That said, the only game I thought the method Donaghy described, where they simply disrupt momentum to keep the spread under control was the Nets game.
      The rest, I thought, was just the usual badness.

    • “If announcers are going to hit you over the head as much as Devlin/Armstrong did tonight then I guess it’s hard not to parrot the sentiment”

      agree.

      The 2 plays that stand out to me were:

      - Hansbrough took a charge from Ed. Jack starts going off about how his feet weren’t set so it should have been a block (completely ignoring Eds head down, out of control approach to the basket). A few plays later, he talks about how the block – charge is the toughest call in basketball when Amir takes an almost identical charge on the other end.

      - Jack calling Hansborough a hack for his aggressive play, but Amir is playing ‘tough’ while swinging his elbows around and was about 3 inches away from knocking Hill out and earning himself a healthy suspension.

      While I’m not going to go down as ever being very fond of the Raptors analysts, they are acting bush league this year.

      • No they aren’t. Watch some games on League Pass (maybe you do) – there are a) worse broadcast teams than Matt and Jack, and b) bigger team homers than Matt and Jack, by far – the Heat duo is terrible and bordering on unlistenable, and the Celtics guys are huge team homers.

        The Knicks announcers are great, and so are the Jazz guys. Those announcers are all about the game. They also talk a lot about the visiting team, which is one thing I wish Matt and Jack would do more of. Quit telling us about how Jose runs the offense – we’ve been watching him for years.

        • I’ve never heard any analysts go off for an entire quarter, on nearly every play, about how the refs are making mistakes.

          Home announcers are almost always homers. I don’t have a problem with that – its what they get paid to do. I have no problems with calling occasional plays questionable, or from time to time pointing out the refs missed a call. But its the level and degree to which these two in particular have been placing the onus on the refs and it peaked in particularily pitiful display last night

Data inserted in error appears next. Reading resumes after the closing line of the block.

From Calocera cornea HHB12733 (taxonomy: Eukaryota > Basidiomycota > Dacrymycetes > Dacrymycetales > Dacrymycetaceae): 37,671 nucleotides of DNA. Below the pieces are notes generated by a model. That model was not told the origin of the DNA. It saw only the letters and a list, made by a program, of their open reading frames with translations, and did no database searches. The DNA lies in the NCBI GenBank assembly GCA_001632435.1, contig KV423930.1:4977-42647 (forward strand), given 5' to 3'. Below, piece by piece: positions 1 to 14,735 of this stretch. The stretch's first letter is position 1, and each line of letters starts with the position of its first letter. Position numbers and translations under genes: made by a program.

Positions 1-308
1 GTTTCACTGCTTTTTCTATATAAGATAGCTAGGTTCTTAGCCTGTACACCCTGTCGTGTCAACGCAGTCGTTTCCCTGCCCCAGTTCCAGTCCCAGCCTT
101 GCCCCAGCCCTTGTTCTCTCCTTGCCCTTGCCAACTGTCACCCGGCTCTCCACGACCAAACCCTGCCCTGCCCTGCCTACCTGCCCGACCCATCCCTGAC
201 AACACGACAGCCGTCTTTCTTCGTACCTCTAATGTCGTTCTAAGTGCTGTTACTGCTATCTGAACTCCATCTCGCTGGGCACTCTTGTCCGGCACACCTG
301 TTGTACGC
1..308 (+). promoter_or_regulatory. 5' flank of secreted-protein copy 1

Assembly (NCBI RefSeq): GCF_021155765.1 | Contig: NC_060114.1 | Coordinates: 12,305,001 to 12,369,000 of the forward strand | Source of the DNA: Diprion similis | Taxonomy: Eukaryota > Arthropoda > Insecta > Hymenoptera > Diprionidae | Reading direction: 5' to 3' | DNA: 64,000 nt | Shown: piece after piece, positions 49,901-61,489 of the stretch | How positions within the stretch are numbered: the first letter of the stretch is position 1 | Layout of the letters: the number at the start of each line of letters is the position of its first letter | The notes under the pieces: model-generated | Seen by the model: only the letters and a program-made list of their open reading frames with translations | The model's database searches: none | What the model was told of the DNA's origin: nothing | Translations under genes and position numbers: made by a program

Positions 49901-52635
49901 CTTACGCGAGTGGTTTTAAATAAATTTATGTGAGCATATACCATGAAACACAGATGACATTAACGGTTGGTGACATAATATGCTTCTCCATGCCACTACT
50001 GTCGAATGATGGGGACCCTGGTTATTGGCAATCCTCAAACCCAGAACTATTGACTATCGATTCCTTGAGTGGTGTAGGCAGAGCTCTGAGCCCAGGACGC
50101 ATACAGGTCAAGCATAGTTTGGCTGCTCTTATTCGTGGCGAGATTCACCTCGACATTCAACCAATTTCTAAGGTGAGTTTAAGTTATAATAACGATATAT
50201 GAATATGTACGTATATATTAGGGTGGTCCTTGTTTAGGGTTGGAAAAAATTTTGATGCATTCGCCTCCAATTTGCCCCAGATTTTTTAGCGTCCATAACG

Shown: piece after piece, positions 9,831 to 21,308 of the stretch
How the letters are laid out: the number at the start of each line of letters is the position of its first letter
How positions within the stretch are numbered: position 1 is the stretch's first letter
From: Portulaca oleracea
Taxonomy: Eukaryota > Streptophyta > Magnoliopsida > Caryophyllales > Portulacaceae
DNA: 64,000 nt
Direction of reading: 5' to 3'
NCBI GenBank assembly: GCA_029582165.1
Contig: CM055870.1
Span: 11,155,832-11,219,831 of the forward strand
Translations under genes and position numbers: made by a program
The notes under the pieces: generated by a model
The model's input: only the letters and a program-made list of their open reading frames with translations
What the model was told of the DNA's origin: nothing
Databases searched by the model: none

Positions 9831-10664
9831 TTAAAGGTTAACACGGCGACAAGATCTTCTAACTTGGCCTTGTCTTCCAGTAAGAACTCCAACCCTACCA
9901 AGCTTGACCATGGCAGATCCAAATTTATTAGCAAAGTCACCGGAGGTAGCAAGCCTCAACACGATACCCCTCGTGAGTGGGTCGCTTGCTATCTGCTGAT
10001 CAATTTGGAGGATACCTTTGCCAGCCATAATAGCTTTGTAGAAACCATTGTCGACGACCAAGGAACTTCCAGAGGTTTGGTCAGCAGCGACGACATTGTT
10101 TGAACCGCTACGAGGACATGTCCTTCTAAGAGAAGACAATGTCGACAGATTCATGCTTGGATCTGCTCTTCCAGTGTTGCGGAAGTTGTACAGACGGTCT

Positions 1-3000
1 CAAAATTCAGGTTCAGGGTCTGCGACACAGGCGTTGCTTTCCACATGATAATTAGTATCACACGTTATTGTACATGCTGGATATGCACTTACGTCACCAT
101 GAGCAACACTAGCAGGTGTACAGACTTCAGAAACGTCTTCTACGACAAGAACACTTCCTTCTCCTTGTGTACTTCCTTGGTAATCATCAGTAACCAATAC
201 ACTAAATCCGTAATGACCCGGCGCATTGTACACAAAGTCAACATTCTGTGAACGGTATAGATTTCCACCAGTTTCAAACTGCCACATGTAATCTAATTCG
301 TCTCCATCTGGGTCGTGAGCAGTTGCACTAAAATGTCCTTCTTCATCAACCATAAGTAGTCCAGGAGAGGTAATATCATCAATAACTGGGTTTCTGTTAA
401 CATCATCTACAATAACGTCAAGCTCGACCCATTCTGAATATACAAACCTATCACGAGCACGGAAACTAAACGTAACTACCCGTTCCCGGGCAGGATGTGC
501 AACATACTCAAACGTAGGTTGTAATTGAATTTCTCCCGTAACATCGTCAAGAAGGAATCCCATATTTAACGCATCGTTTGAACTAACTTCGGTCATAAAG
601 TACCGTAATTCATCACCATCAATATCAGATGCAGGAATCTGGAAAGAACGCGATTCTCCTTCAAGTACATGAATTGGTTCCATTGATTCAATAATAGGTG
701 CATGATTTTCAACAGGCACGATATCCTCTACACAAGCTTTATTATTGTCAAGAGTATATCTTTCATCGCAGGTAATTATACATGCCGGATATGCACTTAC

The Boston duo may wear the biggest blinders in the league… but I have never heard them go off on the refs anything like Jack and Matt did in last nights 4th quarter.

  3. If a win was ever needed ……..
    Casey summed it up in the post game – they had every reason to lose
    An unexpected win, makes up for one of our bitter losses.

    Five more minutes a night, Jonas would be averaging a DD,

  4. The Raptors are averaging 5 more foul calls per game than their opponents this year. Third worst in the league. Last year the averaged 6 more foul calls than their opponents, worst in the league and if I remember right it was about 2-3 worse than the 2nd worst team.

    There are only 2 ways to interpret this. Either the Raptors play a foul happy style of D and don’t attack the rim … or they can’t buy a call. It might be a little of the first, but if you watch Demar crash into people night after night you’ve gotta know its a lot of the second. If he got Dwayne Wade 2006 calls he would average 25 a game easy.

    Its BS, but there’s nothing we can do about it and unless we get an NBA start the league gives a damn about (which is hard, because to be a star you kinda have to get calls) its not going to change.

  5. Calderons rebounds were really soft defensive rebounds. If he 50% in offensive rebounds then it would be impressive. He gave away some bad turnovers again which to his luck didnt appoint to many buckets. Bargs again showed a horrible shooting night. At least he knows to pass the ball now.

    • You’re complaining that most of the 10 rebounds the 6’2 point guard got on his way to a triple double were “really soft defensive rebounds”? And are you aware that when PGs go after offensive rebounds they are usually out of position defensively to prevent fast breaks? That’s why it’s generally not recommended.

    • What is a really soft defensive rebound, considering he’s a point guard?